Russia Winter Tour 2014 (6/10) – Tomsk

27 Jan 2014

My breakfast that day was coffee. By then I had figured that with all the late night eating and drinking I didn’t really need to get more food into my system first thing in the morning.

Our stop in Tomsk was the most stressful of the tour: we had exactly 2 minutes to get off the train. That meant getting all our warm clothes and snow boots several minutes before arrival in the carriage heated to 28 degrees. Outside was as cold as Omsk, but fortunately the buses were already waiting for us. The ride to the sports hall where most of us were staying took 2 hours. This sports hall did not only have showers but also its own sauna, which we used pretty much after setting up our sleeping places.

We went for lunch to a hospital canteen. Really. It was one of the recommended places to eat in our program, so we figured it’d be alright.

Hospital canteen

Unfortunately for me all meat dishes contained gluten in one form or another. I had a couple of decent salads, one with carrot, beetroot, chicken and mayo, and one with corn, cucumber, tomato and mayo. I also had some sort of plov (Siberian fried rice) with cumin, capsicum and oil, that unfortunately was undercooked. I also had a nice vegetable and rice soup with sour cream.

Salads, plov, soup (R116.50, about $3.67)

The local sangha (meditation group) had set up a well-stocked cafeteria in the sports hall.

Sangha cafeteria

For dinner I bought a meal from the cafeteria that had chicken, peas, green beans, devilled eggs. Yes, the veggies were overcooked but the meal was cheap and tasty. And I didn’t have to go out and freeze to get it.

Chicken, peas, green beans, devilled eggs (R100, about $3.15)

28 Jan 2014

My breakfast the next day was very similar to the previous night’s dinner.

Devilled eggs, green beans, peas, cauliflower, chicken (R100, about $3.15)

That morning a bunch of us were invited to make an appearance in Russian TV! They were doing a news piece about our lama and wanted to interview some of his international students. The interview took place in a cafe with a nice vibe. We were offered pastries that I obviously didn’t eat and very nice orange and cinnamon and apple and ginger teas.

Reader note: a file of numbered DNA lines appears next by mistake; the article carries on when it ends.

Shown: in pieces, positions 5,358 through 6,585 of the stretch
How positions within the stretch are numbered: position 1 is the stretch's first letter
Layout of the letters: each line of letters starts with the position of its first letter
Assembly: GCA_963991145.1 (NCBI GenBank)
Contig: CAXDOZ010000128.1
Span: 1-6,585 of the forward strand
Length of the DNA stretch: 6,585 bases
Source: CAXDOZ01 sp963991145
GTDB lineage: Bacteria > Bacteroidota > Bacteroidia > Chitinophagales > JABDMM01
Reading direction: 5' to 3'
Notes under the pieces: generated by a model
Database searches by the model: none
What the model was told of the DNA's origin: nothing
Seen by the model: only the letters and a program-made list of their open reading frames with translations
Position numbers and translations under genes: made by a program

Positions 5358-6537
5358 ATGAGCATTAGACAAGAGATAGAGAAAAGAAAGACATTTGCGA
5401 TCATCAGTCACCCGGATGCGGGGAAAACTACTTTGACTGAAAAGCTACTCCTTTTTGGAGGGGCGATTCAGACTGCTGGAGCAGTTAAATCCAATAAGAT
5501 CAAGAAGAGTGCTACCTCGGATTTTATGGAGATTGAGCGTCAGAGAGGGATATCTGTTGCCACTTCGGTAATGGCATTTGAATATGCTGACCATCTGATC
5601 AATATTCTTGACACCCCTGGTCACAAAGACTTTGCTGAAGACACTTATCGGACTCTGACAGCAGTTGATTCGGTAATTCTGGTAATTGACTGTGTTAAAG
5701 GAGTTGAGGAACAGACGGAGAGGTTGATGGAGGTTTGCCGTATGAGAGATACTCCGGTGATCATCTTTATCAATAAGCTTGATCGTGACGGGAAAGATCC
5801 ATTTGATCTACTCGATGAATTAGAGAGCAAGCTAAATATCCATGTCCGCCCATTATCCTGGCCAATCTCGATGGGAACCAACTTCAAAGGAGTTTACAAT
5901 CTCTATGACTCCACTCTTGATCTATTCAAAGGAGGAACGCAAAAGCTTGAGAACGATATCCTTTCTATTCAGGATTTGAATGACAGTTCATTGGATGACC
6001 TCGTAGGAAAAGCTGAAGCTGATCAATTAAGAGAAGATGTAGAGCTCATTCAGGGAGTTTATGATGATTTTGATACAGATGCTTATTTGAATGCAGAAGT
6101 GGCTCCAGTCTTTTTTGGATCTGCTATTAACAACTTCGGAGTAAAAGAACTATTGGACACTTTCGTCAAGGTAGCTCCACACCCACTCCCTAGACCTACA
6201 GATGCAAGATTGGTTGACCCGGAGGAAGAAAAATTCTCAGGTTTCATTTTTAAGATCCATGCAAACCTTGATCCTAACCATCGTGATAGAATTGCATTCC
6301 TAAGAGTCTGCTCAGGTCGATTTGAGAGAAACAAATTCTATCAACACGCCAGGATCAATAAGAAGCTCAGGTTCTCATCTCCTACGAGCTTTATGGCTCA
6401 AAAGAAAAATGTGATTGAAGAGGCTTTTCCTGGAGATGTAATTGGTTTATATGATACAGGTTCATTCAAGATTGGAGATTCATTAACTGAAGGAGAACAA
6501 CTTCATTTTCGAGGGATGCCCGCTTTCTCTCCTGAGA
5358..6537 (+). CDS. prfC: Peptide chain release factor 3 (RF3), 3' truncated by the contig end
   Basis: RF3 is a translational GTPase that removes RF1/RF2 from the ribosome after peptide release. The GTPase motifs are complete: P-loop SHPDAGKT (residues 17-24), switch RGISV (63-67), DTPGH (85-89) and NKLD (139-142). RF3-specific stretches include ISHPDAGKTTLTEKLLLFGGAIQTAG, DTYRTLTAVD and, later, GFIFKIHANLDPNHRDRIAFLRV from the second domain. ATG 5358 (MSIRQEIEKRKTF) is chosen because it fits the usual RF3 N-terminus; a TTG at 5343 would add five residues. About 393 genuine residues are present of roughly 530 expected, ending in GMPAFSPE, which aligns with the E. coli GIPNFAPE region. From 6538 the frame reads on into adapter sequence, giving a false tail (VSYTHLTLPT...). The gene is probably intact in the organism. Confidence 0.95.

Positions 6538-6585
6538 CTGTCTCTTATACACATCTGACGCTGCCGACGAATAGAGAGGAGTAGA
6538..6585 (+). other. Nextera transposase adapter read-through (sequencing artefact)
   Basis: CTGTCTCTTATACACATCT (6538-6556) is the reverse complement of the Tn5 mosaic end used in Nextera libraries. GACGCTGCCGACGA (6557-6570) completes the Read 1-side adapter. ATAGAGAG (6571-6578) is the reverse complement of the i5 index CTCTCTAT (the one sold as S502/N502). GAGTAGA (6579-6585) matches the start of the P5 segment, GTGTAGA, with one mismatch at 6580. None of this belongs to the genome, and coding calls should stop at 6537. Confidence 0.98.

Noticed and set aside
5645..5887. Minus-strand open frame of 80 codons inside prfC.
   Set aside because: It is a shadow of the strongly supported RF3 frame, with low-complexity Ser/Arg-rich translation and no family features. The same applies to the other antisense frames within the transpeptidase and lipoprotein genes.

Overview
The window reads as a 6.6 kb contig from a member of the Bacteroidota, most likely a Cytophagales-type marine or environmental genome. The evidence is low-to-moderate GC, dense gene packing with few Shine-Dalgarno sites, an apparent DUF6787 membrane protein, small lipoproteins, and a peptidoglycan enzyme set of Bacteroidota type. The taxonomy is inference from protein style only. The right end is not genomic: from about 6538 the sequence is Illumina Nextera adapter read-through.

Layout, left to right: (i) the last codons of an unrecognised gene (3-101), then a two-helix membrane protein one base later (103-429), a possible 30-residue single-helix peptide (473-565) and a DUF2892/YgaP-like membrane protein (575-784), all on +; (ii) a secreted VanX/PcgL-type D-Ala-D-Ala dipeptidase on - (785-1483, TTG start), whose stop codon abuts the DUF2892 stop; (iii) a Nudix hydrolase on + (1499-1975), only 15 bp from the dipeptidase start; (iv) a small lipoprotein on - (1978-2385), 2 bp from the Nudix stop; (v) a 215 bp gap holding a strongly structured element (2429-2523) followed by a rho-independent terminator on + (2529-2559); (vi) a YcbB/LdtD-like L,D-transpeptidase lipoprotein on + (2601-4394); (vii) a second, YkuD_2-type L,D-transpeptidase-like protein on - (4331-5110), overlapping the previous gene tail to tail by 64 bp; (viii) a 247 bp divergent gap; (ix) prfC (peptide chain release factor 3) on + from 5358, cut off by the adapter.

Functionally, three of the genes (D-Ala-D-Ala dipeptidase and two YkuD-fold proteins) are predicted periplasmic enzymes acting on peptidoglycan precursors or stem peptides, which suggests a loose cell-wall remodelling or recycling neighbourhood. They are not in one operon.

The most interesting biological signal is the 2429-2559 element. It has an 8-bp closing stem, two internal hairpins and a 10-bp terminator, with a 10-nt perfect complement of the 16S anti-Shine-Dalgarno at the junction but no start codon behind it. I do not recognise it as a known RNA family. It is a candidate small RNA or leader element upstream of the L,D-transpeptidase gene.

Pastries, orange & cinnamon tea

My lunch that day was a couple of handfuls of raw nuts that I had bought the day before at the sangha cafeteria for R70 (about $2.20). Later we visited the Buddhist centre. On arrival we were given a ticket with a meditation time because the gompa (meditation room) could not fit all of us at the same time. Outside some people danced, some had broth with pelmeni (dumplings) and pastries, and some, like me, stood by the fire to keep warm.

The bus dropped us at the public lecture venue. I had dinner at the nearby Cafe Edelveis, which looked a little bit like a small town disco with bad music to match.

The menu was in cyrilic alphabet and the staff didn’t speak English but by then I knew enough Russian to order a solyanka and a salad containing chicken, corn, quail egg, gherkins, shredded iceberg lettuce, celery, potato and mayo. The soup was good, but the salad was better. They charged me R5 (about $0.16) for the bread I couldn’t eat.

Solyanka (R170, about $5.34)

Salad (R150, about $4.71)

I didn’t go to the party after the lecture that night but heart it was the best on the tour.

29 Jan 2014

While people were recovering from the previous night’s party I went out looking for a place to have breakfast. At Cafe Samovar, where the waiter spoke some English, I had a broth with meatballs (served with dill for a change) and an espresso.

Broth with meatballs (R40, about $1.26), espresso (R60, about $1.88)

Then I went to the supermarket to buy train supplies and something for lunch: a salad with mixed leaves, radishes, carrots, almonds and some sort of salmon cebiche (raw cubes of salmon marinated in lemon juice with sliced onions and tomatoes).

Mixed leaves, carrots, radishes, marinated salmon

I seasoned my salad with chilli olive oil and balsamic vinegar from the handy Colavita travel pack that I bought a few days before leaving Sydney.

Colavita olive oils and balsamic

For dinner I had the rest of the salad leaves with olive oil and balsamic and a couple of chicken thighs from the sangha cafeteria, plus some nuts and coffees.

Salad leaves, chicken thighs

There was a lecture by some international travelling teachers and then we departed to the train station. On board our dinner was wine, salami, gherkins, green olives, carrots, radishes, cherry tomatoes, cheese, tinned fish, etc.

Leave a Reply

Fill in your details below or click an icon to log in:

WordPress.com Logo

You are commenting using your WordPress.com account. Log Out / Change )

Twitter picture

You are commenting using your Twitter account. Log Out / Change )

Facebook photo

You are commenting using your Facebook account. Log Out / Change )

Google+ photo

You are commenting using your Google+ account. Log Out / Change )

Connecting to %s